To use the VNC web interface, set VNC Web.


If a RealVNC 5.X Client shows the error RFB protocol error: invalid message type, disable the Adapt to network speed option and move the slider to Best quality. On later versions of RealVNC, select File ‣ Preferences, click Expert, ProtocolVersion, then select 4.1 from the drop-down menu.

14.2.6. Virtual Serial Ports

VMs automatically include a virtual serial port.

  • /dev/nmdm1B is assigned to the first VM
  • /dev/nmdm2B is assigned to the second VM

And so on. These virtual serial ports allow connecting to the VM console from the Shell.


The nmdm device is dynamically created. The actual nmdm name can differ on each system

To connect to the first VM:

cu -s 9600 -l /dev/nmdm1B

See cu(1) for more information on operating cu.

14.3. Running VMs

Select VMs to see a list of configured VMs. Configuration and control buttons appear at the bottom of the screen when an individual VM is selected with a mouse click:


Fig. 14.3.1 VM Configuration and Control Buttons

The name, description, running state, VNC port (if present), and other configuration values are shown. Click on an individual VM for additional options.

Some standard buttons are shown for all VMs:

  • Edit changes VM settings.
  • Delete removes the VM.
  • Devices is used to add and remove devices to this VM.

When a VM is not running, these buttons are available:

  • Start starts the VM.
  • Clone clones or copies the VM to a new VM. The new VM is given the same name as the original, with _cloneN appended.

When a VM is already running, these buttons are available:

  • Stop shuts down the VM.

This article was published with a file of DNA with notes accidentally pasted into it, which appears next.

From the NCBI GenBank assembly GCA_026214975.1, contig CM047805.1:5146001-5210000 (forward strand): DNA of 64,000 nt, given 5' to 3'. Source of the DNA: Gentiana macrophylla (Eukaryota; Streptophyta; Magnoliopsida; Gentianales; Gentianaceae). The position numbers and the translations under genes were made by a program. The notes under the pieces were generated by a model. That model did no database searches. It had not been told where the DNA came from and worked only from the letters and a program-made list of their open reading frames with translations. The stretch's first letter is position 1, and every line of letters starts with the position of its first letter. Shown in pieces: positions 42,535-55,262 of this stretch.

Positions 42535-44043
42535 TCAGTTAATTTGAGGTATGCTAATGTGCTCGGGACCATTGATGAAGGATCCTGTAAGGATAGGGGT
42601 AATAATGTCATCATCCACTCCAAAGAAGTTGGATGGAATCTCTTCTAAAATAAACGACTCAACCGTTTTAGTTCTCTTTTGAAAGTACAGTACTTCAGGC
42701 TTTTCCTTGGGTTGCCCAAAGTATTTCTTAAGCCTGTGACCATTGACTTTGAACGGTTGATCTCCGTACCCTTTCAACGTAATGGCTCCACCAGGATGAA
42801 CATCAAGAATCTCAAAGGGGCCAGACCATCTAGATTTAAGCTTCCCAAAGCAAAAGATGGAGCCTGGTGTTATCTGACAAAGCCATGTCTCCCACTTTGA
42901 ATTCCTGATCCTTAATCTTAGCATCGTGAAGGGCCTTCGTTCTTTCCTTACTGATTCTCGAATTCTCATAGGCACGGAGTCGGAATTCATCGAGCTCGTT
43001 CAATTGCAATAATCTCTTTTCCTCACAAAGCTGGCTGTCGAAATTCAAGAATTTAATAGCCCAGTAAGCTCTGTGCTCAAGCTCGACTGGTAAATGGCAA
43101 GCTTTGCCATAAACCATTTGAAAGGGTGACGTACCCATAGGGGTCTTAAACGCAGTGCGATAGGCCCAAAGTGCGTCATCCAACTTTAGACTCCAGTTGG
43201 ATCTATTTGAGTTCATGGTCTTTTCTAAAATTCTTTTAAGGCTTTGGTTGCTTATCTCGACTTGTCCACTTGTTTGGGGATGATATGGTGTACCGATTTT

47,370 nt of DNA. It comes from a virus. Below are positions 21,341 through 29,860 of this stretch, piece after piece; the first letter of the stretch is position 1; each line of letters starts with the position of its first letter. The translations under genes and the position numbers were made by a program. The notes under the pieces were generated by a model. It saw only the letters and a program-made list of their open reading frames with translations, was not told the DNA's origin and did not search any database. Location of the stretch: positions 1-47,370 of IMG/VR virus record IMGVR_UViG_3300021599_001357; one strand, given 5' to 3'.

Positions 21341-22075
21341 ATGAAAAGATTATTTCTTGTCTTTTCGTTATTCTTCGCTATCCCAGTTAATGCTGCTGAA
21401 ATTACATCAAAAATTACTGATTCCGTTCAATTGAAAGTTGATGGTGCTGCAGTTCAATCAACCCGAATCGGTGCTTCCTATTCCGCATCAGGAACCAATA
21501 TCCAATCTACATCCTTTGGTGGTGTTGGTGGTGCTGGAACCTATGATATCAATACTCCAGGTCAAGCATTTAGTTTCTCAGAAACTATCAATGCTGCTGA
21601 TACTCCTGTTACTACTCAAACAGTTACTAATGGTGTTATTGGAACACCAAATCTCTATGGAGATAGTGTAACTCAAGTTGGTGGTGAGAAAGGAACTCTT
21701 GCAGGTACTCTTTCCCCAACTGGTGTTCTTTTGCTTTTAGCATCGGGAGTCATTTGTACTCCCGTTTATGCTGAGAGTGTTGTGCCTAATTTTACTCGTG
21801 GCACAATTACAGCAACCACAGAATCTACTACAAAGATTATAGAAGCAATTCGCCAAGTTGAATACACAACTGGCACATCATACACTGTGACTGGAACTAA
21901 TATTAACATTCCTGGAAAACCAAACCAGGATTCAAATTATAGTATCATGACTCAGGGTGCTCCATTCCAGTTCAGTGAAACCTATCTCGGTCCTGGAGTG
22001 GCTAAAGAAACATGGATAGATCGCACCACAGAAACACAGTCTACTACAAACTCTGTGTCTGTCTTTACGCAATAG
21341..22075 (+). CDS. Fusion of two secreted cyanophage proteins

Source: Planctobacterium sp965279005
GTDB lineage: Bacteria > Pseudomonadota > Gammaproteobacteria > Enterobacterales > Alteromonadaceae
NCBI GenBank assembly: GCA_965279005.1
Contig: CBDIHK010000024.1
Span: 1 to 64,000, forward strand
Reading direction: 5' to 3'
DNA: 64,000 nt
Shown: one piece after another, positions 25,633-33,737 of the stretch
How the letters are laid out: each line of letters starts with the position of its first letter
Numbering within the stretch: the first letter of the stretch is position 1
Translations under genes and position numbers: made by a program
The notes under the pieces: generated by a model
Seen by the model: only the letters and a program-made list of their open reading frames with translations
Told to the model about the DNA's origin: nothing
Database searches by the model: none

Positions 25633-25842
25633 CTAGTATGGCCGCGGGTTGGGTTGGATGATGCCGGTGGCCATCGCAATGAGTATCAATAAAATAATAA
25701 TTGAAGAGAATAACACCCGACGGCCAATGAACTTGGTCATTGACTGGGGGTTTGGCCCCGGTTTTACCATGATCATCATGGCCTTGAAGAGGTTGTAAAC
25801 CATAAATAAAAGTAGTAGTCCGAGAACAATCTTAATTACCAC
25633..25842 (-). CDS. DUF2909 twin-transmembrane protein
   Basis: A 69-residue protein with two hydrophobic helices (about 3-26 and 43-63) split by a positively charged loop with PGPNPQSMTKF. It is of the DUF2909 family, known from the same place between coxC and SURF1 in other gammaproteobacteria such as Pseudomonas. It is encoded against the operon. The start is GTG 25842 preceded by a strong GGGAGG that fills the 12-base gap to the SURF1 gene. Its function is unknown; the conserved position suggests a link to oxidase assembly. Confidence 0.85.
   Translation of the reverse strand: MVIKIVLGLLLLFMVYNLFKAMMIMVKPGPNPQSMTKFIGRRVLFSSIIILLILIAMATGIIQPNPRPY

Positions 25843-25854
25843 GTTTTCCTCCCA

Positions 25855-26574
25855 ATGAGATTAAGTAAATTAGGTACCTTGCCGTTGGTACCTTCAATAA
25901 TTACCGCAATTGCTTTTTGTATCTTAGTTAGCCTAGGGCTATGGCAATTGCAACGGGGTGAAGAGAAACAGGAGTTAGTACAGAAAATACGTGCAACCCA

• Power off immediately halts the VM, equivalent to disconnecting the power on a physical computer.
  • Restart restarts the VM.
  • Vnc via Web starts a web VNC connection to the VM. The VM must have a VNC device, and VNC Web enabled in that device.

14.4. Deleting VMs

A VM is deleted by clicking the VM, then Delete at the bottom of the screen. A dialog will show any related devices that will also be deleted and ask for confirmation.


Zvols used in disk devices and image files used in raw file devices are not removed when a VM is deleted. These resources can be removed manually after it is determined that the data in them has been backed up or is no longer needed.

14.5. Docker/Rancher VM

Docker is Open Source software for automating application deployment inside containers. A container provides a complete filesystem, runtime, system tools, and system libraries, so applications always see the same environment.

Rancher is a GUI tool for managing Docker containers.

FreeNAS® runs the Rancher GUI as a separate VM.

14.5.1. Rancher VM Requirements

The system BIOS must have virtualization support enabled for a Docker VM to run properly after installation. On Intel systems this is typically an option called VT-x. AMD systems generally have an SVM option.

20 GiB of storage space is required for the Rancher VM. For setup, the SSH service must be enabled.

The Rancher VM requires 2 GiB of RAM while running.

14.5.2. Create the Rancher VM

Click VMs, then the Add VM button. Set the VM Type to Docker VM. Enter RancherUI for the name, Rancher UI VM for the Description, leave the number of Virtual CPUs at 1, and enter 2048 for the Memory Size. To have the Rancher VM start when the FreeNAS® system boots, enable the Autostart option. Click OK to create the virtual machine.